Clare Bell: The EV Vet
While the "veterinarian" performs surgery, the bird's owner hovers nearby. "Will she live, doctor?" The reply comes instantly: "Yeah, she'll live."
How can this vet be so sure? Simple: this is the "EVeterinarian" to electric vehicles-and the bird being worked on is "EleDuck," the bright yellow Corbin Sparrow of Kaitlin "Duck" Sherwood. The operating room is a garage in Palo Alto; the tools come in a toolkit instead of a sterile tray; and the patient, EleDuck, is a 1350-pound one-person three-wheeler that has some electrical problems but is nowhere near death.
EleDuck's batteries have been overheating, and today's first task is to install a temperature sensor. Clare Bell, the EVet, talks to EleDuck as if it were alive. "C'mon, babycakes!" Groans emerge from under the dashboard as the vet coaxes a wire into place. She squeezes herself between the steering wheel and the solid mass of car batteries housed under the seat. "C'mon, you little stinker. Go, go, go, GO!" A last tug and the wire yields.
It's another successful operation for Bell, who, as a woman in the auto industry, is as rare as the vehicles she lovingly keeps on the road. Like electric vehicles, she has survived despite the odds. And, like EVs, she now finds herself at a critical juncture, hoping her passion for clean cars will carry her through.
But Bell hasn't always been under the hood. "I grew up in Palo Alto-not quite the People's Republic of Berkeley, but close! My stepfather took me to anti-war rallies in the '60s, and my mother comes from coal country in the north of England, one of the first badly polluted areas in the world. I was a tomboy, and I liked cars, but I was aware from a pretty early age that cars weren't environmentally benign."
So tinkering with cars was out, but electric cars seemed different. "It was during the Gulf War, and I had been driving my little Nissan Sentra to peace rallies sporting a peace flag, feeling like a hypocrite. Burning gas going to peace rallies!" Determined to make her actions match her words, Bell took advantage of her electrical engineering training and built her first electric car-- from a kit purchased out of the Whole Earth Catalog-- in the garage of her incredulous boyfriend.
Lightning Bug, the dune buggy-style result, was soon joined by a Porsche 914 conversion, and hobby became job as word of her engineering talents spread. Since then she has worked for a Who's Who of electric car manufacturers, including Green Motorworks; the Pivco City Bee station car program in Alameda, California; Ford's Th!nk Nordic division (the successor to the City Bee); and most recently, Corbin Motors, creators of the Sparrow.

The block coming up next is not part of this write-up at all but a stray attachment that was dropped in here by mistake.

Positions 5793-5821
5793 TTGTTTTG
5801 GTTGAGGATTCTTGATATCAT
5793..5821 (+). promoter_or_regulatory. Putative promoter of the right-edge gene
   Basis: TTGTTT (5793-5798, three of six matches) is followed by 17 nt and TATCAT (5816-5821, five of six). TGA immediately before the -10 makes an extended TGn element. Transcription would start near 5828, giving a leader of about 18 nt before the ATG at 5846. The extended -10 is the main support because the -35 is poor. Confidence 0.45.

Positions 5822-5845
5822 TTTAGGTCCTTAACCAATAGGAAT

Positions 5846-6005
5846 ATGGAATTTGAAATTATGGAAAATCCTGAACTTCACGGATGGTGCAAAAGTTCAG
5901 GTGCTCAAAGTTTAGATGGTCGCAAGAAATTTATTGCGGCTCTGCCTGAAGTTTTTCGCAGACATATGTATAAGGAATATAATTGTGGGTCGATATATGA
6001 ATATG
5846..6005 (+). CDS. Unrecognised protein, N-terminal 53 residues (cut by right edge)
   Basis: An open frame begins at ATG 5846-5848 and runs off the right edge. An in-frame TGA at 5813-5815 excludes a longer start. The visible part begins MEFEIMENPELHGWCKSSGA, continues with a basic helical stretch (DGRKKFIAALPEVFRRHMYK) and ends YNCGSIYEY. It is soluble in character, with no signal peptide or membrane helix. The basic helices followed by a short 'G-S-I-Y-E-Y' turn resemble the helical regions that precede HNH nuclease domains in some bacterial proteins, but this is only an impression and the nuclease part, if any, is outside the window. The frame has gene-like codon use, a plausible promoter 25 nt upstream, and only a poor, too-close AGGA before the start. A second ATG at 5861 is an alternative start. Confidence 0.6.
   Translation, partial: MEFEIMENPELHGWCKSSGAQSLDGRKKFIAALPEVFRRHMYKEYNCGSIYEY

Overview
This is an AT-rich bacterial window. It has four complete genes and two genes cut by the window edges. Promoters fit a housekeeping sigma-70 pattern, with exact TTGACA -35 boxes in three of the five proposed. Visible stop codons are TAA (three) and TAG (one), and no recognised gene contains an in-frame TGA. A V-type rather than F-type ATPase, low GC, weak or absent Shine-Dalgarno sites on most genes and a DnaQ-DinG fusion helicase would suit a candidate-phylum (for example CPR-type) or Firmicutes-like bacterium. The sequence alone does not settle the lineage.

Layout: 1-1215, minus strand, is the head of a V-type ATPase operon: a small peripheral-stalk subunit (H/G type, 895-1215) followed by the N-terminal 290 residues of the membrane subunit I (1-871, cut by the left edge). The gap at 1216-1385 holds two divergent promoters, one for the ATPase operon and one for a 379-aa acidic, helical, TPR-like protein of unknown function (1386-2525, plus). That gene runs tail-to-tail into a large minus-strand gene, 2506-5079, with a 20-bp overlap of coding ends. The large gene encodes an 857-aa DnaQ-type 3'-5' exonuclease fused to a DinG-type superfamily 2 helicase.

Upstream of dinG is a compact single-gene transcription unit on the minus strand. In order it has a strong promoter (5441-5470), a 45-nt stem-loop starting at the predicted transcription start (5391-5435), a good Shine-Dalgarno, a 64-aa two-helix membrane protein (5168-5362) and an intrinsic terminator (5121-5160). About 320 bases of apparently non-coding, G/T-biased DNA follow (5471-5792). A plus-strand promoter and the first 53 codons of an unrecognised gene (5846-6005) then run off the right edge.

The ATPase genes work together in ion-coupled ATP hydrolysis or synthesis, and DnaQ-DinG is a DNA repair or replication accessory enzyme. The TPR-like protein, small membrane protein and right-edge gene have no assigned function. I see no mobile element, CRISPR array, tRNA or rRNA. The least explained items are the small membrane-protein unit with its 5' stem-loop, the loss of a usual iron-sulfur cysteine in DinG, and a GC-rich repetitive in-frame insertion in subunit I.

Dressed in dirty jeans and sneakers, her wispy hair shoved under a baseball cap, Bell seems like she'd have no problem fitting into the auto industry. Yet despite her appearance, and despite her list of advanced degrees (including mechanical engineering from Stanford), it hasn't been easy. At Ford's Th!nk Nordic factory in Norway, Bell found herself one of very few women-and when she disagreed with the head of the Th!nk electrical department, she had very little support. In the resulting power struggle, Bell lost.
At Corbin Motors, makers of the Sparrow, electrical safety caused repeated concerns. "The biggest shock I got when I came to Corbin was finding that the battery pack wasn't [electrically] isolated-and it was literally a shock! Hobbyists always isolate the battery pack for safety [to prevent high-voltage shocks when touching the metal vehicle frame]. Somebody at Corbin said to me, "Well, Clare, you're being really stupid about this, this has a fiberglass body, not metal.' But I discovered later it has a virtual metal body in the form of the brake lines. They go all over the car, they're connected to the frame..."
"At the time, Corbin had only mechanical engineers, no electrical engineers. But you need both to build an electric car." As Corbin faced tough times and Bell continued to raise safety issues, management decided it no longer required her services (or, apparently, those of fellow engineer Jim Robbins, who quit in protest).
Now, after eleven years in the electric auto field, the EVet is out on her own, on retainer with Silicon Valley Sparrow-owners to keep their birds running smoothly. Today EleDuck is getting a wiring upgrade so that the sound from the stereo will no longer blink in and out in time with the turn signals. Bell relishes these opportunities to improve the Sparrows and do repairs she wouldn't have had time for as an employee.
Though the Sparrows are keeping her busy for now, and their owners clearly appreciate the old-fashioned house-call service, this survivor is already thinking about her next incarnation. If Ford follows through on its plan to abandon Th!nk City production (despite demonstrated demand) in favor of suing the California Air Resources Board, she'd love to teach Ford a little lesson about survival.
"There's nothing on that car that you can't buy from a vendor, except the body. The electrical components are from Siemens or Actia of France, the batteries are from SAFT… There are a few custom-made hoses, but nothing fancy. With a little funding, there's nothing to stop us from putting the Th!nk brains in a Geo Metro body and making a great little car."
She seems the perfect person to pull this off, combining years of hobbyist experience with time at two major manufacturers. "You can't just take some guy out of school and say, 'Okay, build me an electric car.' To build a good electric car, you need to have lived with a bad one. The auto industry has been slow to take advantage of the years of experience of enthusiasts. But it's not over yet, not by a long shot."
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